hHaving insurance coverage alone doesn’t guarantee that people can afford or would be willing to pay continuously for chronic disease drugs like Ozempic, a new large-scale study finds.
Looking at insured patients with type 2 diabetes and heart failure, the researchers found that people with higher prescription quotas were less likely to be on glucagon-like peptide-1 (GLP-1) receptor agonists and GLP-1 inhibitors consistently. sodium-glucose cotransporter 2 (SGLT2i) two classes of drugs that produce additional long-term benefits compared to previous treatments, but are also more expensive.
For example, people with high quotas, defined as over $50, were about 50 percent less likely to adhere to GLP-1 drugs like Ozempic and Trulicity than those with low quotas, according to the study published in JAMA. defined as under $10. Network open Thursday.
With SGLT2i drugs like Jardiance and Farxiga, people with high odds were about 30 percent less likely to adhere than those with low odds.
The findings, based on data from more than 94,000 people from 2014 to 2020, highlight the barriers people face in accessing medicines.
An earlier study estimated that about 80 percent of US adults with type 2 diabetes would meet current criteria for taking a GLP-1 or SGLT2i drug, but in recent years, only 9 percent used them. This study also suggests that even if patients are covered and start taking the drugs, high copays could prevent them from using them regularly.
It’s another reminder of why we must address the skyrocketing cost of drugs for these patients, said Utibe Essien, co-first author of the new study and an assistant professor of medicine at UCLA.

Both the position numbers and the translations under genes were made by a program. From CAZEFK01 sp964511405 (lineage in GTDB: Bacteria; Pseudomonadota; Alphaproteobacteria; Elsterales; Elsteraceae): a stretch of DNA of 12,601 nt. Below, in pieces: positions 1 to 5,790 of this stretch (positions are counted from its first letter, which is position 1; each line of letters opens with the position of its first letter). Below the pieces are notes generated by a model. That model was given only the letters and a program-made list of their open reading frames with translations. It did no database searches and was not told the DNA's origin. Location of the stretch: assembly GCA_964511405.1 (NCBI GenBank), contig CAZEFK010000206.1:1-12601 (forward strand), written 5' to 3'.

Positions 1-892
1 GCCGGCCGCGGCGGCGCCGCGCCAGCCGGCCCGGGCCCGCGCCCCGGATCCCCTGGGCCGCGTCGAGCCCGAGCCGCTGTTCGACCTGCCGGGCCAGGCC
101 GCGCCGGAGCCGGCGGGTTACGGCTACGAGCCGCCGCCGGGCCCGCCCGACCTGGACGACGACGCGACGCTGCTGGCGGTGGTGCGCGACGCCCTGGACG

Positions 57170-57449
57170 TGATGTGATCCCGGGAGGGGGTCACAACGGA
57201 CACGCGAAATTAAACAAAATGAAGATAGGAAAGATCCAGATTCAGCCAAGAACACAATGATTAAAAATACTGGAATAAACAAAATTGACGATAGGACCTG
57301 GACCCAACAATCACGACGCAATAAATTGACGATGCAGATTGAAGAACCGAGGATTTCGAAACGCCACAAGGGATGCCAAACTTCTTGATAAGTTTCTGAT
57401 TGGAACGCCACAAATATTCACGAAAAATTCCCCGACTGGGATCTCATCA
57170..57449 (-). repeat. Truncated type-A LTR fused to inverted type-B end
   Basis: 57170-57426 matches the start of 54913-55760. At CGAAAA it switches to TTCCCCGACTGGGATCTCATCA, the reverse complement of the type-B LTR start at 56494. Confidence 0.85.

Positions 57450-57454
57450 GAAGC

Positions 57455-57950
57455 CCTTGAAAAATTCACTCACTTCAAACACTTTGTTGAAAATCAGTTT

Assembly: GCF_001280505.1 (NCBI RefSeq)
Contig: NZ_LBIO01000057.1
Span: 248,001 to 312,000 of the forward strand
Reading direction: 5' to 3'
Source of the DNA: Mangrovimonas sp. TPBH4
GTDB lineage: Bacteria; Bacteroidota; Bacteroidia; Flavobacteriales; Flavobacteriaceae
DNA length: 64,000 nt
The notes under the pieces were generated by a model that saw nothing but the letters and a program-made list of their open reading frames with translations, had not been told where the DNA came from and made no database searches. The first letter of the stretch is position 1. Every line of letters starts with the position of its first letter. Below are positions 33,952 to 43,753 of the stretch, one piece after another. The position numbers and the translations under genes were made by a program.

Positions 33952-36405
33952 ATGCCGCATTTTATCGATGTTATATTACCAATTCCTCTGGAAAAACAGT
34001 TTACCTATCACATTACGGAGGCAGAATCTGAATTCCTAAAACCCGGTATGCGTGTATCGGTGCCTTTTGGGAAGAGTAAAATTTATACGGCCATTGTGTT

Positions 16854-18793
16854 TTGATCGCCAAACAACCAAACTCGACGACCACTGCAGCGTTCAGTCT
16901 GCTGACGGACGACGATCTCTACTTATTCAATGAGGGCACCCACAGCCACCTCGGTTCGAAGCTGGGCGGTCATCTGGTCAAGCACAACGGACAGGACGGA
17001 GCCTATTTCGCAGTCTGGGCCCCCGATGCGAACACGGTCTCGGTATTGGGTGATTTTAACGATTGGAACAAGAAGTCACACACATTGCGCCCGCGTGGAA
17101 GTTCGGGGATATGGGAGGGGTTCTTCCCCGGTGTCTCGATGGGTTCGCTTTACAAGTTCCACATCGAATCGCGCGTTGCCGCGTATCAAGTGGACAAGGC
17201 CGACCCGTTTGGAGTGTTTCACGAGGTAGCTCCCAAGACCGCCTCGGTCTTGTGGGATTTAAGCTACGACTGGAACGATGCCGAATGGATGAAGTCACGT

In addition to helping people with diabetes manage blood sugar levels, the two drug classes have been shown to improve people’s cardiovascular outcomes over the long term, so lack of medication adherence could mean missing out on those benefits, Essien said. .
The study covers a time before Wegovy, an Ozempic-like GLP-1 drug that treats obesity, was approved in 2021. As more obesity drugs enter the market, access issues could be further aggravated.
Medicare doesn’t cover weight-loss drugs, and private insurance coverage is unpredictable, since the drugs have long been seen as useful for cosmetic rather than medical purposes. The study suggests that even as more insurers cover obesity medications, the amount patients have to pay out-of-pocket could still significantly affect whether they continue to take treatments.
With drugs like Wegovy showing significant effects on weight loss, lack of access has led people to seek out risky alternative sources such as compound pharmacies or websites where they order what appears to be the underlying chemical for mixes by pushing the Food and Drug Administration to warn this week about some off-brand forms of the drugs.
The authors defined medication adherence as taking medication on 80% or more covered days in a year. Among people with low quotas, 72% of those taking GLP-1 medications adhered and 77% adhered to SGLT2i medications, compared with 60% and 73% among people with high quotas.
Of course, factors other than payments, such as side effects, can affect adherence. GLP-1 drugs often cause nausea, vomiting and diarrhea, particularly in the first few weeks. This study shows that even with low payments, not all patients stick to these drugs.
Although the study did not examine medication adherence among the uninsured, the authors note that even among those with health insurance, co-pay variability was associated with decreased medication adherence. which can be even more pronounced among those who are underinsured. or uninsured.
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